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Former Gilt CEO Lands at Big Venture Firm

May 5, 2016, 11:00 AM UTC
Web Summit Dublin - Day 2
DUBLIN, IRELAND - NOVEMBER 05: In this handout image supplied by Sportsfile, Michelle Peluso, CEO, Gilt, on the centre stage during Day 2 of the 2014 Web Summit at the RDS on November 5, 2014 in Dublin, Ireland. (Photo by Stephen McCarthy / SPORTSFILE via Getty Images)
Photograph by Getty Images

After selling the beleaguered flash sales site Gilt to Saks Fifth Avenue-owner Hudson’s Bay Company (HBAYF) in Feb., Michelle Peluso is announcing her next step. The former Gilt CEO is jumping back into the investment world, joining late-stage venture capital and investment firm Technology Crossover Ventures (TCV).

TCV invests in both public and private technology companies. For instance, the firm invested in Netflix (NFLX) in 1998, prior to the company’s IPO, and still has a significant stake in the streaming video giant.

Peluso joined Gilt in 2013 from Citigroup, where she was the chief marketing and internet officer. She was also the CEO of Travelocity for six years prior to Citigroup (C). Also serving on the board of Nike (NKE), Peluso will be joining TCV as a venture partner, where she will take on a part-time role advising the firm’s portfolio, investing in new companies, and more.

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Under Peluso, Gilt had a tumultuous ride to its exit. Valued at $1 billion at one point, the luxury discount e-tailer was one of the leaders in the pack of flash sales sites, including HauteLook, Rue La La, and others. The company even had hopes of an IPO. But in the past few years, reality set in, and it became clear Gilt and others couldn’t compete in an e-commerce world dominated by Amazon.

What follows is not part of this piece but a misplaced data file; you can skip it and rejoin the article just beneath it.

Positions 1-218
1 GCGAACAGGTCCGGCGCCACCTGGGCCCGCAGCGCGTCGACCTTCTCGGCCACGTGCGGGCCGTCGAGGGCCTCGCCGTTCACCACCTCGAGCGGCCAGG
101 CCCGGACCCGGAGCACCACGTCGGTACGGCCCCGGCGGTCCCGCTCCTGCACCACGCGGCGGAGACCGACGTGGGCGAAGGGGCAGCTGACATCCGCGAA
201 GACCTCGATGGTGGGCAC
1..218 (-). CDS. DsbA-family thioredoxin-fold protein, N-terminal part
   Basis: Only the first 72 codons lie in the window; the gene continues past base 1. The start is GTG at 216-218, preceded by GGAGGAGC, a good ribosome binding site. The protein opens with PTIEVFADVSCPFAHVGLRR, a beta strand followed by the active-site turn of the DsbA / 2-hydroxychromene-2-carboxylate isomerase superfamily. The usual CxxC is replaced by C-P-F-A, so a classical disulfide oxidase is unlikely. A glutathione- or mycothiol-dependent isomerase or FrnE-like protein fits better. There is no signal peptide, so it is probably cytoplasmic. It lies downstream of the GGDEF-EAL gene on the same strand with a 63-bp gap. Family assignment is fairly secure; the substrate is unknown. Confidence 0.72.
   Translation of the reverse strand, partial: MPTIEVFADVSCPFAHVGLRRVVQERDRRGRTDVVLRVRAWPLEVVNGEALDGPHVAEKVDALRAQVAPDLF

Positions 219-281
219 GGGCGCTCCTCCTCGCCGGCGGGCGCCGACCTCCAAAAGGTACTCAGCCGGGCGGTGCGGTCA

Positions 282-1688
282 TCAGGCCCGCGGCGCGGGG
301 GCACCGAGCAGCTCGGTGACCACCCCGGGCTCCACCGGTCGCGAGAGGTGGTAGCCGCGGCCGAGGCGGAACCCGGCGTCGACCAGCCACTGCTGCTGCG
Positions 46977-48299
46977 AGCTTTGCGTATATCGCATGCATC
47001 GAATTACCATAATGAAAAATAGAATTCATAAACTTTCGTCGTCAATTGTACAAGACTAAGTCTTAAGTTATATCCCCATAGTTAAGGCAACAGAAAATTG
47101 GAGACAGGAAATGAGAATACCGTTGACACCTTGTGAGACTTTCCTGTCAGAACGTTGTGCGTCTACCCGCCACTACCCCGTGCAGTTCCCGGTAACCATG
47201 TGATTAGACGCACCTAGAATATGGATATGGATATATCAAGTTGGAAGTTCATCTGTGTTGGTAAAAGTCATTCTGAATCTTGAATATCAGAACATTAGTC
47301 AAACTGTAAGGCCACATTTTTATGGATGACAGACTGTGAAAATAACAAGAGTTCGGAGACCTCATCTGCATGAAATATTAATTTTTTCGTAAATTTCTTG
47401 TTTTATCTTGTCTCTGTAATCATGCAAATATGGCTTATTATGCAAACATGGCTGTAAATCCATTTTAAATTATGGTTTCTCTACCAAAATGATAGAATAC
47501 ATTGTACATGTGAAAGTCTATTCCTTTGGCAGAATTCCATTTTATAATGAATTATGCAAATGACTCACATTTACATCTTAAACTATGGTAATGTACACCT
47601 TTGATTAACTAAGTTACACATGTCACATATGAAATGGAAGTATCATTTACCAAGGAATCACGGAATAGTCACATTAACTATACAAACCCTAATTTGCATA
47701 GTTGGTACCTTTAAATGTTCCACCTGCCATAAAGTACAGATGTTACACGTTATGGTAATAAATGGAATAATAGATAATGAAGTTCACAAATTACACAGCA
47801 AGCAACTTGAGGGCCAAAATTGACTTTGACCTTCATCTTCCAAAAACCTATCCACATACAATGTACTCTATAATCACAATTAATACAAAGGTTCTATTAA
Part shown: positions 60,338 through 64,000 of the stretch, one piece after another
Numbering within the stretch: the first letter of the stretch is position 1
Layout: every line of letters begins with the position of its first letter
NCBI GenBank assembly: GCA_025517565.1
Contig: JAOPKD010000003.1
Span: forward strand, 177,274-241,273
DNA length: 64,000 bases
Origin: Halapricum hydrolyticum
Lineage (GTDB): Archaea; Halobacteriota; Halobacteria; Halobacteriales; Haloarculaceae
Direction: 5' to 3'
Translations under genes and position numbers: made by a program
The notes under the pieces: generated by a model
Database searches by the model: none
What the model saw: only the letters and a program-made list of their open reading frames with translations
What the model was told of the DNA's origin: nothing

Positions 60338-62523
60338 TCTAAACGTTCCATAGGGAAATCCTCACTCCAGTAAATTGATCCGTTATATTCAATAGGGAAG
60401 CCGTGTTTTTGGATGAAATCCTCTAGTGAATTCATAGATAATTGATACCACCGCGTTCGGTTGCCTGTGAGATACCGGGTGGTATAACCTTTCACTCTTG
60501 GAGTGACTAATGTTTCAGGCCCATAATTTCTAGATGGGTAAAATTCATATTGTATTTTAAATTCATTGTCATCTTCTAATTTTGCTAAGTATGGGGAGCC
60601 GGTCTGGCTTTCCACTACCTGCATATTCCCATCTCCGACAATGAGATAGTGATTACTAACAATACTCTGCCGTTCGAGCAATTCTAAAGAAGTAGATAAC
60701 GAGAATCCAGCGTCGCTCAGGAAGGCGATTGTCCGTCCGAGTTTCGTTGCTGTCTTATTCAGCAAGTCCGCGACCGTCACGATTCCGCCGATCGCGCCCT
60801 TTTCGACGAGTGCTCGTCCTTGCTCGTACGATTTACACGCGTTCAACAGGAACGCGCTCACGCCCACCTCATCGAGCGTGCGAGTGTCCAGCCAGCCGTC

Gilt isn’t the only flash sales site to lose steam. Shares in Zulily, a Gilt rival, plunged over 60% following its initial public offering in 2014. Earlier this year, Zulily sold itself to the parent of home shopping channel QVC for $2.4 billion. Ideeli, which had raised over $100 million from investors, was sold to Groupon in 2014 in a fire-sale. Like Gilt, was also valued at $1 billion, but sold for $15 million in 2014.

Target Sets Its Eyes on E-Commerce and Classy Stores

As for what advice Peluso would give startups in the e-commerce world, she said that considering the relative “choppy waters” in the current economy, entrepreneurs should be paying serious attention to their unit economics, or how much money they are making on each customer and or order. She’s also interested in how to bring digital experiences into stores to make the experience better than in the traditional brick and mortar environment.

Peluso is especially passionate about helping foster more women entrepreneurs and leaders, and will be continuing that effort while working at TCV.